Rice and Corn Stocks Inventory, December 2021

Reference Number: 

2022-80

Release Date: 

Tuesday, March 15, 2022

RICE

As of 01 December 2021, the total rice stocks inventory was 2,378.96 thousand metric tons. This is a decline of -14.0 percent compared with the inventory of 2,766.40 thousand metric tons in the same period of previous year.

Likewise, a -1.6 percent decline was observed in comparison to the preceding month’s rice stocks inventory level of 2,418.43 thousand metric tons. (Figure 1 and Table 1)

Inventory of Rice Stocks

Year-on-year, rice stocks inventory levels in the households and NFA depositories continued to drop by -19.8 percent and -29.3 percent, respectively. On the other hand, rice stocks in commercial warehouses/wholesalers/retailers grew by 4.6 percent.

Month-on-month, rice stocks inventory in households and commercial warehouses/wholesaler/retailers decreased by -2.6 percent and -1.3 percent, respectively. On the contrary, there was a 2.2 percent rise from the previous month's rice stocks inventory from NFA depositories.

Households accounted for 54.6 percent of the total rice stock inventory. Commercial warehouses/wholesalers/retailers and NFA depositories shared 34.9 percent and 10.5 percent, respectively. (Table 1)

Table 1. Percentage Change in the Inventory of Rice Stocks     
Philippines, December 2020, November 2021 and December 2021

 

CORN

The total corn stocks inventory level was 562.74 thousand metric tons as of 01 December 2021. This represents a -41.4 percent decrease from the same period of the previous year's level of 960.95 thousand metric tons.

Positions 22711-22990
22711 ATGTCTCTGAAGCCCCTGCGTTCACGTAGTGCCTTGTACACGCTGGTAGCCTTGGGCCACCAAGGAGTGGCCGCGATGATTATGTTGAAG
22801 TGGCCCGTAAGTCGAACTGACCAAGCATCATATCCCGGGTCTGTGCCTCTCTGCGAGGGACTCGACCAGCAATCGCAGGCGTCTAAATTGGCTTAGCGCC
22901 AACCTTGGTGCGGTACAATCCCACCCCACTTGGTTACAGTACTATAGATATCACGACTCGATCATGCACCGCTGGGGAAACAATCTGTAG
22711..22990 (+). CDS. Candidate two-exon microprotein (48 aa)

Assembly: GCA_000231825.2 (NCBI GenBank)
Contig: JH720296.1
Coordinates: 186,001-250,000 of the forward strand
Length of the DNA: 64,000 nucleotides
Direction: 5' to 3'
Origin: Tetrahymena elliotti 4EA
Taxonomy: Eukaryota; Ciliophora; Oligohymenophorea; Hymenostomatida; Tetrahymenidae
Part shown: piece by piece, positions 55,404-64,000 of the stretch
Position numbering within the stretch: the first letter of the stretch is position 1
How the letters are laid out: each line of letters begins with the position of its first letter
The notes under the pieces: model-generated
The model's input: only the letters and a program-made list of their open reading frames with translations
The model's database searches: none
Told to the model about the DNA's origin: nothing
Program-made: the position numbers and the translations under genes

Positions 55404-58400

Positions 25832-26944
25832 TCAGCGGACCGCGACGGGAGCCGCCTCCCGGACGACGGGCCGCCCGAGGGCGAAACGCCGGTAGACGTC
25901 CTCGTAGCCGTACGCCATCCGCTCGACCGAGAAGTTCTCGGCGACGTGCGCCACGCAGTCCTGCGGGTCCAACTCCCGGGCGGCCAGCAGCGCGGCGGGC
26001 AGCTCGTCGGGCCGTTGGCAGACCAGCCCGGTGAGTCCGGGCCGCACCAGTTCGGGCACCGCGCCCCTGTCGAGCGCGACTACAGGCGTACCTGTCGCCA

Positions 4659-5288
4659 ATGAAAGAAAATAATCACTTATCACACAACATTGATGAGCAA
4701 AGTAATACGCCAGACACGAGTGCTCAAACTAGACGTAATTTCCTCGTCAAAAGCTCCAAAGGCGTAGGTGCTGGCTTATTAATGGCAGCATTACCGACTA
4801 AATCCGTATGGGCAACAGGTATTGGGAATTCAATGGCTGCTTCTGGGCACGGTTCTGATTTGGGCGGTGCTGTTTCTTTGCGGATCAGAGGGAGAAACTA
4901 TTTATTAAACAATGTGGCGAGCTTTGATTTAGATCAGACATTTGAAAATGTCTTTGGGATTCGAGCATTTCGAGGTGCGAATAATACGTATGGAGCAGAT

Meanwhile, the overall corn stocks inventory increased by 1.5 percent compared with the previous month’s inventory level of 554.68 thousand metric tons. (Figure 2 and Table 2)

Year-on-year, the corn stocks inventory level for both households and commercial warehouses/wholesalers/retailers continued to decline. As observed, there were decrements of -69.0 percent in the households and -25.5 percent in commercial warehouses/wholesalers/retailers.

Month-on-month, the household corn stocks inventory level showed a downturn of -18.1 percent, while the stocks level in commercial warehouses/wholesalers/retailers increased by 7.7 percent.

Around 19.4 percent of total corn stocks were from households and 80.6 percent were sourced from commercial warehouses/wholesalers/retailers. (Table 2)

Table 2. Percentage Change in the Inventory of Corn Stocks     
Philippines, December 2020, November 2021 and December 2021

 

 

DENNIS S. MAPA, Ph.D.
Undersecretary
National Statistician and Civil Registrar General

 

 

Technical Notes

Monthly rice and corn stocks inventory are generated from three sectors, namely: household, commercial, and government (National Food Authority). The household stocks are taken from the results of Palay and Corn Stocks Survey (PCSS) of the Philippine Statistics Authority (PSA).

Effective February 2021, PSA also generates the commercial stocks inventory from the results of Commercial Stocks Survey (CSS) per Implementing Rules and Regulations of Republic Act (RA) No. 11203 known as the “Rice Tariffication Law”. The government stocks inventory is taken from administrative records from the National Food Authority.

The PCSS covers sample farming households and non-farming households nationwide.  Sample farming households are sub-sample of Palay Production Survey (PPS) and Corn Production Survey (CPS). In these surveys, the primary sampling units (PSUs) are the palay/corn producing barangays and secondary sampling units (SSUs) are the palay/corn farming households. The PSUs are selected using probability proportional to size while the SSUs are selected through systematic sampling. For the non-farming households, five non-farming households are selected for each barangay.

The CSS employs a two-stage systematic sampling wherein the first level of stratification is the line of activity of the NFA registered grains businessmen and the second level of stratification is the businessmen’s capitalization. The line of activity of grains businessmen are stratified into four: 1 - retailers, 2 - wholesalers, 3 - combined retailers/wholesalers and 4 - warehousemen.  The line of activity is further sub-stratified according to businessmen’ capitalization such as 1 - big, 2 - medium and 3 - small capitalization structure, while warehousemen are sub-stratified into two, that is 1 - big and 2 - combined medium and small.

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